Whilst the parties may decide to agree contractual cure periods, possibly tailored to the varying seriousness of specific types of default, there is no statutory cure or "grace" period at law.  Nor is there any applicable statutory moratorium on enforcement of security interests under the Financial Collateral Law. Standard market practice is to disapply any requirement for prior notice to the pledgor (or any other party), although in practice it may often be appropriate to make written demand on all transaction obligors in respect of all available primary payment obligations as well as guarantees under all applicable laws.

The standard mechanisms of enforcement include:

  • private appropriation of the secured collateral, either to the secured party or to a third party
  • private sale of the secured collateral under "normal commercial conditions"
  • public sale / auction under the aegis of the Luxembourg stock exchange, appropriate in relation to listed securities
  • court-ordered transfer of title, and / or
  • set off against the secured obligations.

In practice, private appropriation and /or private sale are the most frequently utilised mechanisms.  Both are out-of-Court mechanisms carried out directly by the secured party, not through the agency of a receiver, administrator or similar officer.

In practice, appropriation of secured shares or receivables collateral is effected by written notice to the underlying company. Such notice constitutes the transfer of title to the collateralised shares and receivables without requiring further action by or on behalf of the underlying company (or any other party). From that time, title to the collateralised shares vests in the secured party who is then able to exercise all associated shareholder voting rights, including to change the composition of the board of directors of the underlying company. The new board, appointed by the secured party will then exercise control over the business and assets of the company (subject to the secured parties' other security) and therefore indirectly over all assets held downstream in the structure.

It is usual to provide contractually that such private appropriation or private sale must be at the fair market value of the collateral.  Market norms are that such valuation be carried out by an independent, external and statutorily approved auditor, appointed by the secured party, and applying a standard multi-criteria valuation methodology under a recognised set of accounting principles (either IFRS or, if different, the most relevant, generally applied accounting principles). A variation on this theme may see an investment bank act as the independent valuer, which may be relevant in the rare cases of enforcement over listed securities.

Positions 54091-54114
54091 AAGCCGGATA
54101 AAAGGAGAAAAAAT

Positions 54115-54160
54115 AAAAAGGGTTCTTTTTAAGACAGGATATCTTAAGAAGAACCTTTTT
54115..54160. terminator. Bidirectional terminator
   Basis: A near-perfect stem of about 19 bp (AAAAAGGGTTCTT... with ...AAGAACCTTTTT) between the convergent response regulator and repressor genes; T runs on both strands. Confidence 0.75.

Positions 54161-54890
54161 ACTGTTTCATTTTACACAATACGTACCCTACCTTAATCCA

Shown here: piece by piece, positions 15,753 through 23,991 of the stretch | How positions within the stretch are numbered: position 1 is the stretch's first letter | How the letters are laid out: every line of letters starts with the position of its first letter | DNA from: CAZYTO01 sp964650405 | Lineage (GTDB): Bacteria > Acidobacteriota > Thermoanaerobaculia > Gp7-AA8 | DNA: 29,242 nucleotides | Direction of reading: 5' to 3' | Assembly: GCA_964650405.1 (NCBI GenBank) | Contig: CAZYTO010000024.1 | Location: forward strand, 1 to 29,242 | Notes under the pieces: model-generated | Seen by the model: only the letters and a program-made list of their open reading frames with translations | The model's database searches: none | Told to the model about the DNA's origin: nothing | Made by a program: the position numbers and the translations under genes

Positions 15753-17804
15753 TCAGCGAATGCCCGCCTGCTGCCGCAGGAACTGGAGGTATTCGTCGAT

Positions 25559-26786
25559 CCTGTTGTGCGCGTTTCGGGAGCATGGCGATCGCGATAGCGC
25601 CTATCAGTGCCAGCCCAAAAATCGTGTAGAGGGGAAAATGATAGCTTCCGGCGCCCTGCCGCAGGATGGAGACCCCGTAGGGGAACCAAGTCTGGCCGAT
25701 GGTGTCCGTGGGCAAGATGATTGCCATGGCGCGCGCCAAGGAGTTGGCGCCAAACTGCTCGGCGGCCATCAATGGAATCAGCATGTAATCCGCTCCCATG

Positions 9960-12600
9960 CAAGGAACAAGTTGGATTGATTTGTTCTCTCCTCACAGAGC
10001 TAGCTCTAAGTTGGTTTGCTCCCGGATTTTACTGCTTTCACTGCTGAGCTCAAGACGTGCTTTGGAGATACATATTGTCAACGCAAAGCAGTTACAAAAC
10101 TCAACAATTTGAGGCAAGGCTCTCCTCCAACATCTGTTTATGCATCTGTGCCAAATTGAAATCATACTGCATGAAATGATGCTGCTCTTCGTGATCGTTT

Valuation may be carried out either prior to, or following appropriation (or sale), albeit with effect as at the time of appropriation (or sale). Valuation following appropriation will often allow expeditious action to take control of the structure, followed by valuation at a more methodical pace and with the benefit of access to the books and records of the company whose issued shares are collateralised, resulting in a better informed valuation.

Similarly, appropriation of secured bank accounts is effected by written notice to the account bank, blocking any further usage of the secured account(s) by the pledgor and notifying the account bank that usage of the balance credited to the secured account(s) now lies exclusively with the pledgee.

As in respect of the creation of the pledges, no public registration, filing or notarial involvement is applicable.  Nor is any stamp duty or similar transfer tax applied in Luxembourg.

Duties and protections

Good faith is a duty on the parties, implied by law in relation to all Luxembourg contracts, including pledge agreements. This duty applies to pre-contractual negotiations, contractual performance and to enforcement by the secured parties. In addition, enforcement by private sale must occur on "normal commercial conditions" and any enforcement whose sole intention is to cause harm to the pledgor would constitute a breach of duty on the part of the secured party.